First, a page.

Rafiki

Director: Wanuri Kahiu

Starring: Samantha Mugatsia, Sheila Munyiva, Neville Misati, Nice Githinji, Nini Wacera, Muthoni Gathecha, Charlie Karumi, Jimmy Gathu, Vitalis Waweru, Githae Njogu

Words – Rhiannon Topham

Modern cinema is experiencing an exciting political renaissance. Daring narratives that tackle some of society’s most prevalent taboos are filling the lacunae left by the contextually hollow big blockbusters, bringing with them the lived realities of marginalised factions and hitherto ignored communities across a rich diversity of populations.

Enter Rafiki, an urgent message about love and gendered expectations in more secular parts of the world. Director Wanuri Kahiu’s nuanced tale of teen romance was banned in her native Kenya, where the film is set, rejected by the Kenya Film Classification Board for its “clear intent to promote lesbianism in Kenya contrary to the law”. This is a nation where the state does not recognise same-sex relationships in the law, and sodomy is a punishable offense of up to 14 years imprisonment – facts that make Rafiki’s unflinching commitment to LGBTQ+ intimacy all the more audacious.

The film follows tomboyish Kena in her conservative Nairobi neighbourhood, where she helps her father run his small convenience store, plays card games and football with her laddish friend Blacksta (who has eyes for Kena and tells her she’ll “make a good wife. That’s why I like you”) in her downtime and awaits important exam results that will allow her to start training as to become a nurse. She meets and falls in love with the ebullient and colourful Ziki, the daughter of her father’s rival in the race for local election, a partnership which piques the attention of nosey locals and garners a great deal of jealousy from Ziki’s friends.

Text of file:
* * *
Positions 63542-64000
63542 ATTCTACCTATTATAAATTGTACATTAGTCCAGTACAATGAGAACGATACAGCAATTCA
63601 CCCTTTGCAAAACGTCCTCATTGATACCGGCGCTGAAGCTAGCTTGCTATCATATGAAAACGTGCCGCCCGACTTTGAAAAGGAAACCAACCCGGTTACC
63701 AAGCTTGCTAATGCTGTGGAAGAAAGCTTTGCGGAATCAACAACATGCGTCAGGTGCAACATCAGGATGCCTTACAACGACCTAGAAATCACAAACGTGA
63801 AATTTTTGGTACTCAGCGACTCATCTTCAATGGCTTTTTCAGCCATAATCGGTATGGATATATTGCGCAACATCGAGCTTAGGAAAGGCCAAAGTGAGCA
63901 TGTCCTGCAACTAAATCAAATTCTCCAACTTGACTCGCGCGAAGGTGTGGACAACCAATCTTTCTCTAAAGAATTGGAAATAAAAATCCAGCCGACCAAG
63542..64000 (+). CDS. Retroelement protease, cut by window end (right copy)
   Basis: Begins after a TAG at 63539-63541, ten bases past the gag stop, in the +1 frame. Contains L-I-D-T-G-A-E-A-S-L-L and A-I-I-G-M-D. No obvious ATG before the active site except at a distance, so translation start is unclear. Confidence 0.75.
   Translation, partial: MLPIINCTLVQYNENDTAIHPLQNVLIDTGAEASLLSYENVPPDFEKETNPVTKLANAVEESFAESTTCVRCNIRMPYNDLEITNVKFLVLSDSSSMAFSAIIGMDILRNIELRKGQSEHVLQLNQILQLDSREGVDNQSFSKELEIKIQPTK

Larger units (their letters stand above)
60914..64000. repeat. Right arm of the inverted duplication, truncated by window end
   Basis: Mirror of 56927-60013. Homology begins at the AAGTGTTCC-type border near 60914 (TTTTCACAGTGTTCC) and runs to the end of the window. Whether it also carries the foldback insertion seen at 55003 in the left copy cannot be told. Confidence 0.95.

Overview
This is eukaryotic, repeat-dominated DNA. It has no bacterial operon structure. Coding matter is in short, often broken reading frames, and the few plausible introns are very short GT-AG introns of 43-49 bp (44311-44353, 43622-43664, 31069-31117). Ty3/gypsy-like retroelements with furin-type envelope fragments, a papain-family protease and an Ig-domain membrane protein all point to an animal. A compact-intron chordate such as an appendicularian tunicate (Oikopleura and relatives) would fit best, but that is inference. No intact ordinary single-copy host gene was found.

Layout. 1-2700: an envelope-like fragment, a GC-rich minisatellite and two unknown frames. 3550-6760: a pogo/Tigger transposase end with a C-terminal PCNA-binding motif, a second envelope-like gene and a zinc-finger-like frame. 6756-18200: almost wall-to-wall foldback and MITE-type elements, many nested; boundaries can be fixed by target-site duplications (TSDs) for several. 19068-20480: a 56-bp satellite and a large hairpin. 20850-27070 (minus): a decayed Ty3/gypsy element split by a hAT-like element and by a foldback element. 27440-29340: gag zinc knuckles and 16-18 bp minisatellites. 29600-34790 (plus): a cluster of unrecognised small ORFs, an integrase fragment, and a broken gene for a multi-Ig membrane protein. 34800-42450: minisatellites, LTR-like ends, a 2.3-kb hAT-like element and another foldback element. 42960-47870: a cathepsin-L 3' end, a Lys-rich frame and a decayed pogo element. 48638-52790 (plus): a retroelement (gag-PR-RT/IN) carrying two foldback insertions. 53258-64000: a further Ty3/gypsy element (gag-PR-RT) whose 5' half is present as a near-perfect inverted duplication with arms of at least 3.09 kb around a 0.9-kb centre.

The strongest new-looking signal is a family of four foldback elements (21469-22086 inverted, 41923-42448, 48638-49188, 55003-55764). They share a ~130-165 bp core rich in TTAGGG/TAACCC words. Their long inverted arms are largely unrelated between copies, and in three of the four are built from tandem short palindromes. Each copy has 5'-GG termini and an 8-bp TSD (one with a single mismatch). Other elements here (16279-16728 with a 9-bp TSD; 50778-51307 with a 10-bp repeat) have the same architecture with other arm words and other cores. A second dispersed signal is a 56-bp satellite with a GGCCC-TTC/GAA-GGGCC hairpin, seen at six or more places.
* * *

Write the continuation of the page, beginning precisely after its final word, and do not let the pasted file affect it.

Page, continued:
As the two become entangled in a thorny web of unforbidden love and grapple with the dichotomous dilemma before them – to be happy and honest about their relationship, or to be safe and subtle, disguising their intimacy as friendship as the title alludes to (rafiki means ‘friend’ in Swahili) – they realise that traditional confines of what women, specifically Kenyan women, should want and who they should become not only contradict their self-perceptions, but they also clash with societal expectations of what the youth of today should achieve and strive for. When Kena and Ziki first find a moment to themselves, the former confesses that the latter is “not the typical Kenyan girl” – this, they concur, is the stay-at-home mother and homemaker, not the young professional or globetrotter they have in mind for themselves.

Between secretive smooches in an abandoned camper van, our young romantics are searching for something “real”. This is a central theme underlying the film as a whole, which confronts the difficulty of negotiating a fundamentally religious space populated by pious people while simultaneously trying to remain true to oneself. Religion is, of course, incredibly important in Kenyan culture, and as such is a major feature in Rafiki’s narrative. It’s because of this prevalence that Kahiu’s questioning of the path laid by religion for guiding the trajectory of one’s life (or an entire culture, in this instance) is particularly intrepid.

A colourful and sanguine testament to the talent of African art and culture, Rafiki is a welcome addition to the burgeoning LGBTQ+ canon which celebrates intimacy and womanhood in an environment seldom seen on screen.

 

 

See our interview with director Wanuri Kahiu >here<.

 

You can find full listings of UK screenings of Rafiki here:

www.ayadistribution.org/upcoming-screenings

 


 

 

 

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